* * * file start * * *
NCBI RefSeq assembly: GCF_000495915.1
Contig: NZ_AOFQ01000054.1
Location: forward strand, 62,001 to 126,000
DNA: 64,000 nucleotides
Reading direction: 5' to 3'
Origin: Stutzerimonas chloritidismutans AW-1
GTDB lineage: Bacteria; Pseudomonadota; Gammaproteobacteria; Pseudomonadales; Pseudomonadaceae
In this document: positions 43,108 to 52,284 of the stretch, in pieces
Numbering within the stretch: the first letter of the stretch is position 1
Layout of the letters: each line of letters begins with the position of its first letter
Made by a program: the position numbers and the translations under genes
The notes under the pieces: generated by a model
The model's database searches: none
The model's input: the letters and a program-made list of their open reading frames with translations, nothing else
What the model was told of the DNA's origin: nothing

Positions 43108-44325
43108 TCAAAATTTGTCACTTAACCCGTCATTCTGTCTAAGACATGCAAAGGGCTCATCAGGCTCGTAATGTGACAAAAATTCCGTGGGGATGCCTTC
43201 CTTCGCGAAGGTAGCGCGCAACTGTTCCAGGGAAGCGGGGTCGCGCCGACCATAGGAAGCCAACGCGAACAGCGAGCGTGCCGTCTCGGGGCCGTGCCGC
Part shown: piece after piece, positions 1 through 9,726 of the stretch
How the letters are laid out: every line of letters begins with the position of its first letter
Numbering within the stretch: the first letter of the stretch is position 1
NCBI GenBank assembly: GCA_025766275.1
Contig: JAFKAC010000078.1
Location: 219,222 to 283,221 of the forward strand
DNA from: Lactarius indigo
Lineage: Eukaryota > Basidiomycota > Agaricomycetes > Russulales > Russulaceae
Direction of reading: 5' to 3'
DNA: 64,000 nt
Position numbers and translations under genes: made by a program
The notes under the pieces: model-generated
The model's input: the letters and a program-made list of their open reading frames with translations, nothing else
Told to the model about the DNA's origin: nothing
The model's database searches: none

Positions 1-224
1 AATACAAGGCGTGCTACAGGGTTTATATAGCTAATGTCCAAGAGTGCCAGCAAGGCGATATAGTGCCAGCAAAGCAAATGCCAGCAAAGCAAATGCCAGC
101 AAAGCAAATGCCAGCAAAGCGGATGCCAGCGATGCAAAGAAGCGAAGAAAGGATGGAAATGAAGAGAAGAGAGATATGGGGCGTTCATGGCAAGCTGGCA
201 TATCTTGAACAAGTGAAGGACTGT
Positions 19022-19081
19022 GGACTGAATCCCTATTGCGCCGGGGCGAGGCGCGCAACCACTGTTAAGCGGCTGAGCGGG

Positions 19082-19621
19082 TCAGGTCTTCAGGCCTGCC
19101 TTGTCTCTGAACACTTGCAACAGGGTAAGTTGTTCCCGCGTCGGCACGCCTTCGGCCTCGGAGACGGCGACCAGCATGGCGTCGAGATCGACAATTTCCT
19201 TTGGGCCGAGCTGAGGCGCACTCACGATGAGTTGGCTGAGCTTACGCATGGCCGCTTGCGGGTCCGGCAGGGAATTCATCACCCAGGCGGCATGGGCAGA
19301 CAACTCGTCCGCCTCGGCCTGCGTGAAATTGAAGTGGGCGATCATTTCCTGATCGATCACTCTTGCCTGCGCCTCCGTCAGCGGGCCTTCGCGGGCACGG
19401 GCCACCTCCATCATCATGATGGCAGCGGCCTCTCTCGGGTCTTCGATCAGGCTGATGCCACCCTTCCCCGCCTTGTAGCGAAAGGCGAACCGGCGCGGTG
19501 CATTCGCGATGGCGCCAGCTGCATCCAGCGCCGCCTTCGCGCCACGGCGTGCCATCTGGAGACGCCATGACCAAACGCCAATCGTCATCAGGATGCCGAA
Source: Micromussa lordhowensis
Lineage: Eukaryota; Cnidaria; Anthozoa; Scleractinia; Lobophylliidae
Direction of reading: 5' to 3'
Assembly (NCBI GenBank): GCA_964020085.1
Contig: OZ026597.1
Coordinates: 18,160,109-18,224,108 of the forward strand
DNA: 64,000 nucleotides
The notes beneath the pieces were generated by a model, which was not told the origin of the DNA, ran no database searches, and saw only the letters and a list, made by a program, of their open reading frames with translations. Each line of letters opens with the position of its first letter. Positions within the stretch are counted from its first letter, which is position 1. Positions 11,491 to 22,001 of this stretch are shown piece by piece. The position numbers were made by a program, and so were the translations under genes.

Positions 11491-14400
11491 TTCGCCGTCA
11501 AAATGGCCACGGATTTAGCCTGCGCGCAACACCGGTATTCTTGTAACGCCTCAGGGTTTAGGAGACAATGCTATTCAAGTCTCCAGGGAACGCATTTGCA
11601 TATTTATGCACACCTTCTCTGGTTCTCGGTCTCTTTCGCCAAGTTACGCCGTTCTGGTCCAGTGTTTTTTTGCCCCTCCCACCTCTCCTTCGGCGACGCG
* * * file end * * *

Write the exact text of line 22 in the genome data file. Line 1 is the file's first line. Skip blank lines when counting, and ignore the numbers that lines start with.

NCBI GenBank assembly: GCA_025766275.1